"This course is to train young minds against the forces of darkness. Are you going to make the argument that these creatures are no longer in the picture---" Remus paused deliberately "which we know is probably false, or that they would not rank as a probable threat, which we also know they can be."

Others might have won out, but the fact that Dumbledore had given Remus a certain amount of leeway carried the day.

Snape, however, had the last word. "It's your responsibility, Remus. Which means you'll be the one handling the nightmares."



While initially there had been some infighting among the houses for the materials for the research, that had dried up as the full nature of what they were researching fully came into view.

Even when disgusted by what she was learning, Hermione was incapable of doing a less than thorough job on anything. Her report on Angelus was particularly obvious.

"Sired around 1750, Angelus, or the one with the angelic face, was known as the Scourge of Europe. No one has ever done a complete record, but it is estimated that he is responsible for laying waste to several villages in Galway, throughout Ireland, Wales, and ultimately England. There are discussions that he often lay waste to religious orders, monasteries, churches, and, in one case, a member of the Holy Sea."

The entire report was discussed to the gradual paling of the assemblage, as much of Angelus' atrocities as they'd been able to locate. Then, the others house gave their reports--- Darla's ravages throughout Colonial America, Drusilla's devastation of Prague that had her escaping from an angry mob, William the Bloody's slaughter of a Chinese village in the chaos of the Boxer Rebellion. Even Draco Malfoy's complexion went a shade whiter when he learned how William had earned the nickname "Spike"

It was Ron who finally had the nerve to ask the question that was bothering all of them. "Why did we have to learn about these monsters?"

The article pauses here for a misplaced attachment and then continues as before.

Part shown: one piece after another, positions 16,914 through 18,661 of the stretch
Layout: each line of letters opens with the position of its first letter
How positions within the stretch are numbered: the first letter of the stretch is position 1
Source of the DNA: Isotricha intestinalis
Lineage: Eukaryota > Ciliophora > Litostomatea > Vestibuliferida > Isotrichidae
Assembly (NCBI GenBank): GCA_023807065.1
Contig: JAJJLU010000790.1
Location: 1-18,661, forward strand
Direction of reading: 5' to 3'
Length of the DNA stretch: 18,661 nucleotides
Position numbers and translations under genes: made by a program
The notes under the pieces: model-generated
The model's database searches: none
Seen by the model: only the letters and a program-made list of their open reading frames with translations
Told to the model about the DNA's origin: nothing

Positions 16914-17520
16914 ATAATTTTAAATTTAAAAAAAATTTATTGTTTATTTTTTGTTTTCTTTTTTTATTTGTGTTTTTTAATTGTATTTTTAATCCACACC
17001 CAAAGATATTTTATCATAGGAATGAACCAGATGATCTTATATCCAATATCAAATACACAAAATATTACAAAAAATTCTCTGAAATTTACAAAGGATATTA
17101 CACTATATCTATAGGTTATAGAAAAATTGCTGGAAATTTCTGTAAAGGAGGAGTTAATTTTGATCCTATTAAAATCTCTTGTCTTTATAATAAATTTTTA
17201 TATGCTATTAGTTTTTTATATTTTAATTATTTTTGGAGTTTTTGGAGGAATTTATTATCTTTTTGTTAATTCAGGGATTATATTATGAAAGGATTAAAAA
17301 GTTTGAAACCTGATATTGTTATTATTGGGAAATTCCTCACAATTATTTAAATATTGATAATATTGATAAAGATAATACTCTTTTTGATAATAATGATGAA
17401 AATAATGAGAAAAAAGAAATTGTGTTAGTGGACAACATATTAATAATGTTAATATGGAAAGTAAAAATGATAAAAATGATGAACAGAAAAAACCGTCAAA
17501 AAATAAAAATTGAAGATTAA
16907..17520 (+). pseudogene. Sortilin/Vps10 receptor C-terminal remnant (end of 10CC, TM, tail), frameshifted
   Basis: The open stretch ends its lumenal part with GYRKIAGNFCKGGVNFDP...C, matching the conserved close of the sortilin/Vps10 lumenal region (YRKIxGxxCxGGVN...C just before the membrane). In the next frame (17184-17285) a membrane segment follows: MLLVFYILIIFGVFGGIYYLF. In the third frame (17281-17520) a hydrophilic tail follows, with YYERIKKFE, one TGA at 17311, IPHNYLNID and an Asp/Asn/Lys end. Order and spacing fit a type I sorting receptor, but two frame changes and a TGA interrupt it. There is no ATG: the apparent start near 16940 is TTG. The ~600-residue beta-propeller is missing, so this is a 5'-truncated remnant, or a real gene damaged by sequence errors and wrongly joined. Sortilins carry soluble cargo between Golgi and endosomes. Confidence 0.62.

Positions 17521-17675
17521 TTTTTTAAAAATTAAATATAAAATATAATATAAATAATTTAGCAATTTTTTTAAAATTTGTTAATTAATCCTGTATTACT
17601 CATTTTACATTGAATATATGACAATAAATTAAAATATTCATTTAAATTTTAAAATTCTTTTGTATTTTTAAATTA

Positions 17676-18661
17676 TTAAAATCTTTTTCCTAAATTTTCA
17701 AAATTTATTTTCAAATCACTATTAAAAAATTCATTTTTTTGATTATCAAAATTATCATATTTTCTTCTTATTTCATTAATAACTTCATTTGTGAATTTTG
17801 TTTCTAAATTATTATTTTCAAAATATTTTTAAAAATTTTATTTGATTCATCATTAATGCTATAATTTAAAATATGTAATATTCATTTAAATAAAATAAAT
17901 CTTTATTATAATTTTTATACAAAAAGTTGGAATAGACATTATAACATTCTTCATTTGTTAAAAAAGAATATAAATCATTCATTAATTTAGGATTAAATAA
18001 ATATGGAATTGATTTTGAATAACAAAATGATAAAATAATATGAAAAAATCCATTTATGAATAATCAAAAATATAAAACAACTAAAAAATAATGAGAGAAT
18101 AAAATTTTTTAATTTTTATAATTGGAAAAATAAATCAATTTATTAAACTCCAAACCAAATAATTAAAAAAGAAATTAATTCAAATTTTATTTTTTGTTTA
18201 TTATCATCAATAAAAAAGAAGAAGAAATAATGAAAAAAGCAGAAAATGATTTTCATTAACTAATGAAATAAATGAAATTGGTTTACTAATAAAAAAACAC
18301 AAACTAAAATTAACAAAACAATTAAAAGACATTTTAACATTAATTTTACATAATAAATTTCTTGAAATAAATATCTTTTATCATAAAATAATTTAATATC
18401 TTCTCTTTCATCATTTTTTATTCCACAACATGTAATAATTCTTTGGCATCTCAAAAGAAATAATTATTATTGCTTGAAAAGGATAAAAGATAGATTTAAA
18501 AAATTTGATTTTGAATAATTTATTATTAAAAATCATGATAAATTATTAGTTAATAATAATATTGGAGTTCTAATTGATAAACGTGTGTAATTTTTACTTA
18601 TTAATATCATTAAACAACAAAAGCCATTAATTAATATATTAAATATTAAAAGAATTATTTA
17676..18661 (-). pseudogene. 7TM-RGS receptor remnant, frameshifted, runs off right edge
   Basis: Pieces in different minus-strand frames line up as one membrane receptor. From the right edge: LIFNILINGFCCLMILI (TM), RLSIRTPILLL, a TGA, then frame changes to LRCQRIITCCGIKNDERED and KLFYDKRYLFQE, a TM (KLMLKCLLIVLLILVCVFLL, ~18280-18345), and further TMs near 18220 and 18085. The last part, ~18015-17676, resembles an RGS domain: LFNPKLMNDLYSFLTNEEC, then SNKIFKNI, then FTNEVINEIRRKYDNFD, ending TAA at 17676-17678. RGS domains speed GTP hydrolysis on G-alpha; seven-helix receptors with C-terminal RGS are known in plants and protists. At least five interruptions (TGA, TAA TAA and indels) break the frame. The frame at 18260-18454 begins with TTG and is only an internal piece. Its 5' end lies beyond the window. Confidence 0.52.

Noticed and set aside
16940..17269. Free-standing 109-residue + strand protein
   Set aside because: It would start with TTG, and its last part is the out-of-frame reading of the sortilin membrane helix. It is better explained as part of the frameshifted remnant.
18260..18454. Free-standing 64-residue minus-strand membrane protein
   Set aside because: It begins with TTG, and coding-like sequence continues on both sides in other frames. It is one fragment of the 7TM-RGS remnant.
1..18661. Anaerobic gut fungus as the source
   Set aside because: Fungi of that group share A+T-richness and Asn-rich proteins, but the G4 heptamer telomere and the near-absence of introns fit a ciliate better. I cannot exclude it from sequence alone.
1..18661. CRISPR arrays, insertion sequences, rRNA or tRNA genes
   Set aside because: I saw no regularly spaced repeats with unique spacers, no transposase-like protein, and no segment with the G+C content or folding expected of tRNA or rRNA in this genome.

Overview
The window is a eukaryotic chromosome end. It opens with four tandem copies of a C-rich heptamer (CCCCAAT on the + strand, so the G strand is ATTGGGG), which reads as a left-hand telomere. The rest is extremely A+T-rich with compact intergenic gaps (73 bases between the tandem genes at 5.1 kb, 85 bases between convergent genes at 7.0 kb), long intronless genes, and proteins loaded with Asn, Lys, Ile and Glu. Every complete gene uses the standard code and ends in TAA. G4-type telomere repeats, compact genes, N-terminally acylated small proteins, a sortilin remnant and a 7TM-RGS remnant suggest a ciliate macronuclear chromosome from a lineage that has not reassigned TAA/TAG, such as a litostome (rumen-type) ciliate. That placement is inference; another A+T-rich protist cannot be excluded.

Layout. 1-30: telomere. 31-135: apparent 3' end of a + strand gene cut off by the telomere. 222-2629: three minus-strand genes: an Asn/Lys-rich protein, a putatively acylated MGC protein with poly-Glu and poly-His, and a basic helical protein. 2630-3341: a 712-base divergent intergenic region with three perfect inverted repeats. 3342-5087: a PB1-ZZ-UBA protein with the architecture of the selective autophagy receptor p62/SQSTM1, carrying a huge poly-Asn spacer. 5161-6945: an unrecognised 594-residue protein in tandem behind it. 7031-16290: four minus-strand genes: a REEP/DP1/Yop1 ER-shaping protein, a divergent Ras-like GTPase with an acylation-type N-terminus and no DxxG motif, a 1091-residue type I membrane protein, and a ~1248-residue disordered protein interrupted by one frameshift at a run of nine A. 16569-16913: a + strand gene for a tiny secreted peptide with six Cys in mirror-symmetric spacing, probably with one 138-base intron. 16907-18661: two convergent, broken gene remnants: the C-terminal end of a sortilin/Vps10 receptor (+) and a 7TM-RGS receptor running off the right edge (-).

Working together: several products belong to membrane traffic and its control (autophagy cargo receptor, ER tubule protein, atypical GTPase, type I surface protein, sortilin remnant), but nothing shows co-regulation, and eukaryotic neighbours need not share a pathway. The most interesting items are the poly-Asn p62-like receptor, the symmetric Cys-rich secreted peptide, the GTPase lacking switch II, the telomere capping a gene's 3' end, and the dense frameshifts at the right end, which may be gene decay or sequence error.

Professor Lupin looked at them. "I understand there were some arguments between the Houses about materials."

Neville nodded. "A lot of the time these vampires paths crossed. Angelus was believed to be Darla's sire, and there was a period near the end of the last century when all four were part of the same gang."

"More than that," the Professor said. "There are rumors that all four vampires were, at one point, members of the Order of Aurelius, one of the oldest and feared demonic groups. It's never been clear how loyal they were, but at one point in their, for lack of a better word, careers, all four led attacks on wizarding communities, and they were very good."

"How do you figure that?" Draco asked.

"A lot of good wizards died. They didn't." Lupin said simply.

"But Professor, about thirty years ago any information, we had on these vampires dried up." Hermione pointed out." Surely they've been stopped

"Never make assumptions, Miss Granger," the professor argued. "With the coming of the new centuries, the traditional vampire was able to adapt. The youngest of these vampires lived for over a century. It's safe to assume they did as well."

"But if these creatures are so fearsome and dangerous, why hasn't the Ministry intervened?" Seamus asked.